If money makes the world go round, what makes it all worthwhile?
It is easy to be glib about money and say that it does not matter, but of course it does. It frees us from the tyranny of others and allows us to enjoy rich and diverse experiences. However to follow the theme of Decembers issue of Psychologies magazine, money is not in and of itself enough to make us happy.
'Getting and spending, we lay waste our powers'
Several stories in the media of late have resonated with me in this context and to take one, the news that some football clubs are paying their backroom staff below the minimum wage whilst some of their footballers earn in excess of £300,000 a week. Try telling the backroom staff that money doesn't matter! However if you take a moment to look at the lives of the footballers, I wander how many of them are truly happy in a broader sense?
Of course money is no guarantee of happiness and it is our relationships with others which matter most. Acts of kindness and altruism, as Steve Taylor points out in his excellent article on Lifelabs, are the ultimate expression of the human spirit at its best. Because we are social creatures living in an interconnected world, no amount of money can make us happy unless our relationships with others are good and healthy ones. Happiness is not something which we can 'acquire' it is not a commodity or an 'it' but rather a gift which comes to us, if we are fortunate, as a by-product of living a good and balanced life. To my mind, this awareness is a form of spirituality and if this word jars with you, consider the words of fellow coach Jerry Gilpin:
'..almost everything we do is innately spiritual and physical. Spirituality isn't part of us, its who we are. Likewise, its not a dimension we have to decide to enter or address..its just part of the matrix we are situated within..'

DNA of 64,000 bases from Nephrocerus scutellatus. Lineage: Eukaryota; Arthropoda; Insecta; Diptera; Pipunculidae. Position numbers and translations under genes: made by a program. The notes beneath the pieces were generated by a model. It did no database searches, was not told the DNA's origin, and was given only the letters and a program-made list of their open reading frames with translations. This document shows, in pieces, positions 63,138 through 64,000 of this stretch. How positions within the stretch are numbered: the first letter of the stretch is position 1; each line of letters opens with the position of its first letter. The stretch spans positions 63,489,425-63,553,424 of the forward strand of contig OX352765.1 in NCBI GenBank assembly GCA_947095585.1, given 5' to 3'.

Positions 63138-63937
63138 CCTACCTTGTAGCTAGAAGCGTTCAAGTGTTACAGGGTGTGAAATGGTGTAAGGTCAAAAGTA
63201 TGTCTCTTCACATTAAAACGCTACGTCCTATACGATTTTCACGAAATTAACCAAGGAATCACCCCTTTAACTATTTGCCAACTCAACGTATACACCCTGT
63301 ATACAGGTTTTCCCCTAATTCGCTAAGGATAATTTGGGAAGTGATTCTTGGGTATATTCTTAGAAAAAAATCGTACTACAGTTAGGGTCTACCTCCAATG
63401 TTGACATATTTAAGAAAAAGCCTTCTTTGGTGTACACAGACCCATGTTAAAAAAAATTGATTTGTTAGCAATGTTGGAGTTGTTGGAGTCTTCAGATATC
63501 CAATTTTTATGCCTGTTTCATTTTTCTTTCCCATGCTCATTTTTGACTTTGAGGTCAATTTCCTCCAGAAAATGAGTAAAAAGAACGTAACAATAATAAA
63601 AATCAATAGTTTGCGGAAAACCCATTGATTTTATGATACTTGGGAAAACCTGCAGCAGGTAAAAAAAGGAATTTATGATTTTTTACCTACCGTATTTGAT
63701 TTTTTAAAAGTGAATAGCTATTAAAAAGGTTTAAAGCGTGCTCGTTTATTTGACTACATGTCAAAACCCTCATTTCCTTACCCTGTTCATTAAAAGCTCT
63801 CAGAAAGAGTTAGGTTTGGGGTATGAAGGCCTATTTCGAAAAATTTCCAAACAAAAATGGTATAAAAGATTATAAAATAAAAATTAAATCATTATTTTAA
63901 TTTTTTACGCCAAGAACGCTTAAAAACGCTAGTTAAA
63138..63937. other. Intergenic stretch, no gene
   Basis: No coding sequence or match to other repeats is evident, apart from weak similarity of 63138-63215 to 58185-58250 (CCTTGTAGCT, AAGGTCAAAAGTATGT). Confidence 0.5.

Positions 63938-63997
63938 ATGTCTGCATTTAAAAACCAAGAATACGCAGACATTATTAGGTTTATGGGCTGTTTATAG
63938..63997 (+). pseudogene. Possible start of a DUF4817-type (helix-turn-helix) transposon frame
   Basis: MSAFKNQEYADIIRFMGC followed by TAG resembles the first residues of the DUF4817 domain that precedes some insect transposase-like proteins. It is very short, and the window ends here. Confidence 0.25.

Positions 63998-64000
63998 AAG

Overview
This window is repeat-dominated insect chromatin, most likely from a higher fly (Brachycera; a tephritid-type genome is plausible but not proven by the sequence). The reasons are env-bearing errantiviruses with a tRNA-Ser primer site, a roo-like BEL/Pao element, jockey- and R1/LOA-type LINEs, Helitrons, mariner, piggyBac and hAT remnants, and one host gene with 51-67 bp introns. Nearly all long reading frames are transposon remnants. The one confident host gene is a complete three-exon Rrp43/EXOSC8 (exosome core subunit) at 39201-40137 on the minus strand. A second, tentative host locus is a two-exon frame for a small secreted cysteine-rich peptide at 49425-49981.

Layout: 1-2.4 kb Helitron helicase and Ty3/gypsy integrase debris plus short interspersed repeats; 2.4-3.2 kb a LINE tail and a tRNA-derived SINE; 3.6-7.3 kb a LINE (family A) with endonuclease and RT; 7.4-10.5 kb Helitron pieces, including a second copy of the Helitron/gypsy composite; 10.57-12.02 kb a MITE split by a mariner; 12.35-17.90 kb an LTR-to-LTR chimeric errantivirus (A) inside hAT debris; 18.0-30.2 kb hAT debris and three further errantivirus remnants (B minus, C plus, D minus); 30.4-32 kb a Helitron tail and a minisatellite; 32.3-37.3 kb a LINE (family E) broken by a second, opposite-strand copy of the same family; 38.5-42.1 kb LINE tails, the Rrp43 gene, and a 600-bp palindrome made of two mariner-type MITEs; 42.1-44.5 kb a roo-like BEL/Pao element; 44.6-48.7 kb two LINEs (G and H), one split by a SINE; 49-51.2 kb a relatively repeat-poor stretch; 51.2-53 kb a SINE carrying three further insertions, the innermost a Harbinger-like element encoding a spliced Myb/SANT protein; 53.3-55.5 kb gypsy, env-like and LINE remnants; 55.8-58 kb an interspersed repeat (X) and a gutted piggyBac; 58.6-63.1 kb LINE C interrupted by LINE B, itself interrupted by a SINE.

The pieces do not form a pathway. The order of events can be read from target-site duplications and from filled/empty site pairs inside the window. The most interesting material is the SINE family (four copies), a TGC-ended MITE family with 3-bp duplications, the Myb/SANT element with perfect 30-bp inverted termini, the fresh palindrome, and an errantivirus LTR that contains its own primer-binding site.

I once met a partner of a global consulting firm who described his life as 'a fur lined rut'. He was used to all of the material trappings (great word in this context) of success but he was bored and no amount of money could change that. Like so many high earners he was cash rich and time poor, he was no longer enjoying what he did for a living and he felt trapped. His life was fundamentally out of balance.
To benefit from full and rounded relationships time is more important than money, and the quality of the time is most important of all. You only need to look at the delighted look on the faces of children, when they have your full and undivided time and attention, to see that this is the case. I recently reread a book which I first read fully 25 years ago and a quote jumped out at me for its relevance today.
'We are in such a hurry most of the time and we never get much time to talk. The result is a kind of endless day to day shallowness, a monotony that leaves a person wandering years later where all the time went and sorry that it has all gone'
Robert M Pirsig 'Zen and the art of motorcycle maintenance'
As a coach and mentor I sometimes reflect on the people who have influenced me most over the years and try to replicate such relationships. These people have taken the time to talk properly. They have treated me as an equal, valued my opinion and listened to what I have to say. In listening, they have demonstrated empathy and understanding. They have challenged me when appropriate and made me laugh, often at myself. Above all, they have developed relationships of mutual respect and trust which have enabled me to grow with confidence. No amount of money can buy these sorts of relationships and they require a far more significant investment of wisdom, love and time.
Some of the content for this article is drawn from a book I hope to publish next year entitled 'what next? an insiders view into career management and change'